The Ancillary Therapy and Supportive Care Working Group had 3 goals: (1) to establish guidelines for ancillary therapy and supportive care in chronic graft-versus-host disease (GVHD), including treatment for symptoms and recommendations for patient education, preventive measures, and appropriate follow-up; (2) to provide guidelines for the prevention and management of infections and other common complications of treatment for chronic GVHD; and (3) to highlight the areas with the greatest need for clinical research. The definition of "ancillary therapy and supportive care" embraces the most frequent immunosuppressive or anti-inflammatory interventions used with topical intent and any other interventions directed at organ-specific control of symptoms or complications resulting from GVHD and its therapy. Also included in the definition are educational, preventive, and psychosocial interventions with this same objective. Recommendations are organized according to the strength and quality of evidence supporting them and cover the most commonly involved organs, including the skin, mouth, female genital tract, eyes, gastrointestinal tract, and lungs. Recommendations are provided for prevention of infections, osteoporosis, and steroid myopathy and management of neurocognitive and psychosocial adverse effects related to chronic GVHD. Optimal care of patients with chronic GVHD often requires a multidisciplinary approach.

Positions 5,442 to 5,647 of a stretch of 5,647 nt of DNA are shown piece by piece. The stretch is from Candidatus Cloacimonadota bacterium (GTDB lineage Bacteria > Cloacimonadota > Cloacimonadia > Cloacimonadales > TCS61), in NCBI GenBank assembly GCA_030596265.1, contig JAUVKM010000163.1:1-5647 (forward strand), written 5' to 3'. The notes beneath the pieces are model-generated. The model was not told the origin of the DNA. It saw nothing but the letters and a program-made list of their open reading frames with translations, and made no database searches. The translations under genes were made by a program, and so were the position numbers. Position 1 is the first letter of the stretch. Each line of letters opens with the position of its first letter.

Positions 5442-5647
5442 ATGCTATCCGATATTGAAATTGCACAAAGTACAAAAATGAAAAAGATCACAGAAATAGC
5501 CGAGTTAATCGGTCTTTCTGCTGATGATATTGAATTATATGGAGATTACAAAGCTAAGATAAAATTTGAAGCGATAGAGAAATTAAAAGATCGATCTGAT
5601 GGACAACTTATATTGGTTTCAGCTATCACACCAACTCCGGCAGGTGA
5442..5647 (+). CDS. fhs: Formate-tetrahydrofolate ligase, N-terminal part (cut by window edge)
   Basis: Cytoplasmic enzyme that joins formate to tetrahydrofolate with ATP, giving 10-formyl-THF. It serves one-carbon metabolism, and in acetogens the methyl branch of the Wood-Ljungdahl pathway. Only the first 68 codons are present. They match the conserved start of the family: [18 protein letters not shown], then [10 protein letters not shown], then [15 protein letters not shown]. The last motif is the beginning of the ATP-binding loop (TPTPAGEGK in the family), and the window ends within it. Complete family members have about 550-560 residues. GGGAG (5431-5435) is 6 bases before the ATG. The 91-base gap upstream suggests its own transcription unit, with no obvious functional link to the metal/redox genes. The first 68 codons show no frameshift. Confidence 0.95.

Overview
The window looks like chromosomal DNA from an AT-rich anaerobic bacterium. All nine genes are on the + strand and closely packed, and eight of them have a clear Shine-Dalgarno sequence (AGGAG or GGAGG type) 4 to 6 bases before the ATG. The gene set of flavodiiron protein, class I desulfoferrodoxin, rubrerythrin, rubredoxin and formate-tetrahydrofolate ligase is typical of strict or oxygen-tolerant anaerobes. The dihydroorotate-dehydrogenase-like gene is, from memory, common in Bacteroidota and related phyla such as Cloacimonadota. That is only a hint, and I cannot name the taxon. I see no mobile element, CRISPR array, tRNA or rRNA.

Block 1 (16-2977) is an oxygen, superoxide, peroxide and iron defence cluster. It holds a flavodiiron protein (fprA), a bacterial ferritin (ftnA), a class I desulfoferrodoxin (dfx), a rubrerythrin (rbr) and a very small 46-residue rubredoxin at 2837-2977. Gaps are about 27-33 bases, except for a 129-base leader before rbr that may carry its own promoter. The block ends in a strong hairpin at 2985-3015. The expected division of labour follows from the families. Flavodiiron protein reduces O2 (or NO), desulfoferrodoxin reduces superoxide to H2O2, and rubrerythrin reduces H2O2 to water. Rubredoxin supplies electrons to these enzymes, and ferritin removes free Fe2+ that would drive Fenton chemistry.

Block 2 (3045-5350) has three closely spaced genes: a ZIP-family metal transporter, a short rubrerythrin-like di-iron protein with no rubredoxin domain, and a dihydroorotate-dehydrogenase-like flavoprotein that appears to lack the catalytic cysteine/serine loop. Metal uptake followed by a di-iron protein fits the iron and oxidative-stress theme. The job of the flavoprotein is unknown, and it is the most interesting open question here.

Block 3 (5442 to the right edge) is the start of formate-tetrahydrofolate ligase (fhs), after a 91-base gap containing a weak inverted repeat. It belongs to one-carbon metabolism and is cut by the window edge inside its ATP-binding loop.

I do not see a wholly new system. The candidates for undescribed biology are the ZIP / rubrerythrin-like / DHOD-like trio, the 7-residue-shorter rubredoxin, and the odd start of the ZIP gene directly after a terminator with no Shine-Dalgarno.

Bibliographical noteFunding Information:
This project was supported by the National Cancer Institute, National Institutes of Health (NIH), Office of the Director, Cancer Therapy Evaluation Program, Intramural Research Program, and Center for Cancer Research; National Heart Lung and Blood Institute, Division of Blood Diseases and Resources; Office of Rare Diseases, NIH, Office of the Director; National Institute of Allergy and Infectious Disease, Transplantation Immunology Branch, and the Health Resources and Services Administration, Division of Transplantation and the Naval Medical Research Center, C. W. Bill Young/Department of Defense Marrow Donor Recruitment and Research Program. The authors also like to acknowledge the following individuals and organizations that by their participation made this project possible: American Society for Blood and Marrow Transplantation, Center for International Bone and Marrow Transplant Research, Blood and Marrow Transplant Clinical Trials Network, Canadian Blood and Marrow Transplant Group, European Group for Blood and Marrow Transplantation, Pediatric Blood and Marrow Transplant Consortium, and representatives of the South American transplant centers (Luis F. Bouzas, MD, and Vaneuza Funke, MD). This project was conducted in coordination with the American Society for Clinical Oncology and the American Society of Hematology (liaisons, Michael Bishop, MD, and Jeff Coughlin). The organizers are also indebted to patients and patient and research advocacy groups who made this process much more meaningful by their engagement. Special thanks also to Paula Kim who coordinated these efforts.
- Allogeneic cell transplantation
- Chronic graft-versus-host disease
- Supportive care